Arjan classes this new 2.5 metre cabinet of products as ‘European’ rather than ‘Polish’ as there’s a “big overlap” between the food eaten by Polish people and those in neighbouring countries.
Demand goes beyond chilled and ambient foods, points out Arjan. “Polish beer has become quite strong. They are permanently on offer at four for £5. That’s a long-term low price, unlike the up-and-down offers on British beer.”
Thai food is also a world food favourite among Arjan’s customers. He puts some of the success of both down to the knowledge his suppliers and his staff provide. “We employ Thai and Polish people who are equally as good at advising us as suppliers, so they have become the consultants.”
Know your audience
Understanding demographics can help when choosing world food lines. According to IGD, Italian is most popular with under-35s, Chinese is mostly consumed by families, Indian is a favourite with Londoners, and Mexican is most popular with ABC1s.
Jag Singh, marketing manager at Tropical Sun Foods, sees consumer demand for world foods only continuing, fuelled by growth in scratch cooking.
“The customer base is rapidly expanding,” he says, “from core ethnic shoppers looking for everyday staple items, to a much wider audience who want to cook more adventurously at home. This is what has helped the category become one of the very few areas in retail food and drink that is delivering significant growth, even double-digit in some segments.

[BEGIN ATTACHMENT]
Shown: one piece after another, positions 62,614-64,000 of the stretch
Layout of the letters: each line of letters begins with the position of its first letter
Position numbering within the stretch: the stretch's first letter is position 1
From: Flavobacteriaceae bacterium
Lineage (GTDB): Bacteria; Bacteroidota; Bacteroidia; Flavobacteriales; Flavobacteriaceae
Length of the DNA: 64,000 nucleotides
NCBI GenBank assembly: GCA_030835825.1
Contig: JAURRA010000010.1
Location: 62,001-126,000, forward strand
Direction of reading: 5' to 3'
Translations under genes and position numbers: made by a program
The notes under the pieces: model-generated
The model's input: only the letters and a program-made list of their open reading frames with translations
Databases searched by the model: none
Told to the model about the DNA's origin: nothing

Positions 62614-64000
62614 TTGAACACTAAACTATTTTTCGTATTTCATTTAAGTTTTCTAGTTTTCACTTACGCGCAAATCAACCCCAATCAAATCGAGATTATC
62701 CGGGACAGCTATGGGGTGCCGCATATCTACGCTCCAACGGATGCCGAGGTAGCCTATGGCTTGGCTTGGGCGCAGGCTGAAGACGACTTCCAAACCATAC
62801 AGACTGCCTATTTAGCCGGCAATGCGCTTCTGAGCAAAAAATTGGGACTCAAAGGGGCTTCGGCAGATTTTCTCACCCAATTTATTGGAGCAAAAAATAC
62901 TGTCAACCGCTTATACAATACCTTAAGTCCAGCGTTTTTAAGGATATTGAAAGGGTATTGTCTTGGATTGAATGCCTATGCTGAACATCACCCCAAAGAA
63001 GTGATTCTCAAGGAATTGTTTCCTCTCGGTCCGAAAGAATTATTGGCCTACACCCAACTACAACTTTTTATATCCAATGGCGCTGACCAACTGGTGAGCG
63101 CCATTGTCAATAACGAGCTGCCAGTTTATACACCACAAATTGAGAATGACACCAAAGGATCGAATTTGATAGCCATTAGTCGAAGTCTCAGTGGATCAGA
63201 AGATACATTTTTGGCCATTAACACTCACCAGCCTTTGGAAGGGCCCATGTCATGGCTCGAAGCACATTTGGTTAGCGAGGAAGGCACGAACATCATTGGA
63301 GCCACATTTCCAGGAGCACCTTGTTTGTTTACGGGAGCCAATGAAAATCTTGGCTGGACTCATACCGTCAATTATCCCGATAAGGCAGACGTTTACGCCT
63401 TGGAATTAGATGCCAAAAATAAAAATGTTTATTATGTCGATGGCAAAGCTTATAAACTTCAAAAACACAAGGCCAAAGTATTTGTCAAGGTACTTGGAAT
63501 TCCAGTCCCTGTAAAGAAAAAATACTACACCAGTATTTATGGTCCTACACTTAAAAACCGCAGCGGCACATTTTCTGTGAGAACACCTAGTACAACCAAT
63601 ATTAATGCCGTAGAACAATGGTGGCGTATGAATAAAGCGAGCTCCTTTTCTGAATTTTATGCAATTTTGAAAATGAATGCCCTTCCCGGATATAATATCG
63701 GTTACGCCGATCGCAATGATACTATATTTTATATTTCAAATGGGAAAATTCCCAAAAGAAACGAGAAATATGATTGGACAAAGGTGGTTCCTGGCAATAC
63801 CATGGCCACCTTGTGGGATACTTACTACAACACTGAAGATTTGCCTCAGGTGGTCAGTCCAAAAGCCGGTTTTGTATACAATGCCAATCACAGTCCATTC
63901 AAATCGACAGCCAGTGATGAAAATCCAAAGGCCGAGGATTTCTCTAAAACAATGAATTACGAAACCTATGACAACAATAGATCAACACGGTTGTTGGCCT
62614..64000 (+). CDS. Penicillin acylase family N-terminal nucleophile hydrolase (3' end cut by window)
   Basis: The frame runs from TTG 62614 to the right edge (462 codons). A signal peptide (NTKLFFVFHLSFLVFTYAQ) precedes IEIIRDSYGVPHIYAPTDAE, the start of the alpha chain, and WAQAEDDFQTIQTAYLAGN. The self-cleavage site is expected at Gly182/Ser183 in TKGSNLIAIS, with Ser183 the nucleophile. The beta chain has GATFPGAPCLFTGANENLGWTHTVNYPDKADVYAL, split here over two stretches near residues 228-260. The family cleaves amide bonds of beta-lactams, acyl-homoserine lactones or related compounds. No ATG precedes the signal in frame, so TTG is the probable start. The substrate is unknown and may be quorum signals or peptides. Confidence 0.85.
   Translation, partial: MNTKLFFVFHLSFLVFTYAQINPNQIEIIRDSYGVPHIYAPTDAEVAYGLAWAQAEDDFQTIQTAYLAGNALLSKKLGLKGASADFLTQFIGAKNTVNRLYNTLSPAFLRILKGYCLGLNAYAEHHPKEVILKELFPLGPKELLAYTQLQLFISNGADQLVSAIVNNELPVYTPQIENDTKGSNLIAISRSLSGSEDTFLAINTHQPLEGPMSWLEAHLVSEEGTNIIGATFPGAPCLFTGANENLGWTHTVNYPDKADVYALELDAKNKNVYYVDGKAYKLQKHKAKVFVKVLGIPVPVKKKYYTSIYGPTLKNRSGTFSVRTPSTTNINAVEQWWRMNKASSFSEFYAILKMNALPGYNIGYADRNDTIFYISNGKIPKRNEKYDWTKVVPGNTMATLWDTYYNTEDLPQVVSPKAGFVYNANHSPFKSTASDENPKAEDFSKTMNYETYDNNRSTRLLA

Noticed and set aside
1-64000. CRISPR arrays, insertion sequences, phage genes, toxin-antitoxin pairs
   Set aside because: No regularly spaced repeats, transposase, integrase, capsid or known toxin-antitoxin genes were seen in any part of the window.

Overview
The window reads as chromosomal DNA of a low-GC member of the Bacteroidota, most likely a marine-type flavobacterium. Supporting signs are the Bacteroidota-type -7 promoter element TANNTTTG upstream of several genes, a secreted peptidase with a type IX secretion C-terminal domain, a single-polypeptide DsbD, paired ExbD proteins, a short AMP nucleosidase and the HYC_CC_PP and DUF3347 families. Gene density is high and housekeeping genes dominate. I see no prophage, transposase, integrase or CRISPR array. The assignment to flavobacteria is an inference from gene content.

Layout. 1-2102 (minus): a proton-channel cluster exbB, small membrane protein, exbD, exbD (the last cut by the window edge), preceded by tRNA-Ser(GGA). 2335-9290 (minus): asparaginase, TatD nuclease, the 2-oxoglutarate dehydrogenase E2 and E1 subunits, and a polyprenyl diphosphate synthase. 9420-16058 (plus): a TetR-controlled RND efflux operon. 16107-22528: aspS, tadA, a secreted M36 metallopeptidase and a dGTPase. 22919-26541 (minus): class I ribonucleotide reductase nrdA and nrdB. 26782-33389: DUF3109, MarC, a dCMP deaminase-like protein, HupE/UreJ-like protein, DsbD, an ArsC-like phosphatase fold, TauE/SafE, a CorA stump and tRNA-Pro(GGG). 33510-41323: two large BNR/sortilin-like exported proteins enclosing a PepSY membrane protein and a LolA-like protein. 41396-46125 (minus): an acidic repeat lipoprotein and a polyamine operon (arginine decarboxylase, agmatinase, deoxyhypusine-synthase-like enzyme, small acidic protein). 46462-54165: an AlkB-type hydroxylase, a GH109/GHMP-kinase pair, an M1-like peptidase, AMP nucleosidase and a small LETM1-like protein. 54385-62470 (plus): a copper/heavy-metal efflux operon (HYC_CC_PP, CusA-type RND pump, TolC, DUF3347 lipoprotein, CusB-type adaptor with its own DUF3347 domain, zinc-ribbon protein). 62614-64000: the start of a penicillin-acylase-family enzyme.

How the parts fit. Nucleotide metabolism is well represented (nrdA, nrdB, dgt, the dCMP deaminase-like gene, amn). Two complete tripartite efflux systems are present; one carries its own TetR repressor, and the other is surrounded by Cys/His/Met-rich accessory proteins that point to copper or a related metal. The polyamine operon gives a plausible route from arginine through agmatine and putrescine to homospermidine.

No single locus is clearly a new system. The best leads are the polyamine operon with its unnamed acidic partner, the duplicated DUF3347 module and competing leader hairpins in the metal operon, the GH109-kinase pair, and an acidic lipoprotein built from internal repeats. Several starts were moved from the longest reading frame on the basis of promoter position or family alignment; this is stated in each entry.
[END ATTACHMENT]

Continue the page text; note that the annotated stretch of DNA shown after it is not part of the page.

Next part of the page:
“We have seen increased sales across our core ethnic ingredients portfolio. However, there has been a fantastic uplift in our ambient range with our canned fruit and vegetables alone delivering 83% growth, with products including our Caribbean ackee and callaloo.”
Singh says many retailers are creating special areas for world food brands, while some are taking part in carnivals and festivals such as Eid and Diwali, using standout off-shelf displays, sampling, store decorations and special promotions.
He adds: “The great opportunity is the expansion of world foods from the core ethnic and foodie shopper to the much wider national audience. It can strongly be argued that world foods is no longer niche and the trend is for the category to be integrated – especially for lines that have such a mass-market appeal such as our coconut water and coconut oil, as well as hot pepper sauce and jerk seasoning. This not only makes sense from a space efficiency perspective, but also for consumer convenience.”
A taste for the tropical
Soft drinks specialist AG Barr has also seen success with its Rubicon juices in tropical flavours: mango, passion, guava, lychee, pomegranate, watermelon, guanabana, papaya and new coconut water.
AG Barr head of marketing Adrian Troy says: “Demand is growing in the UK for exotic flavours when it comes to soft drinks. Rubicon is proving extremely popular with both ethnic and mainstream shoppers.”
Its KA Caribbean drinks brand has a very loyal consumer base and is now worth £35m, claims the firm.
For retailers who are still wondering whether to take the plunge into world foods, Arjan advises them to go for it. “I would strongly advise people to dip in. You will be pleasantly surprised. If it hasn’t worked in the past, try again with a different approach. It’s all about reducing exposure to the multiples and finding a niche market to make sure you are not directly competing on price.”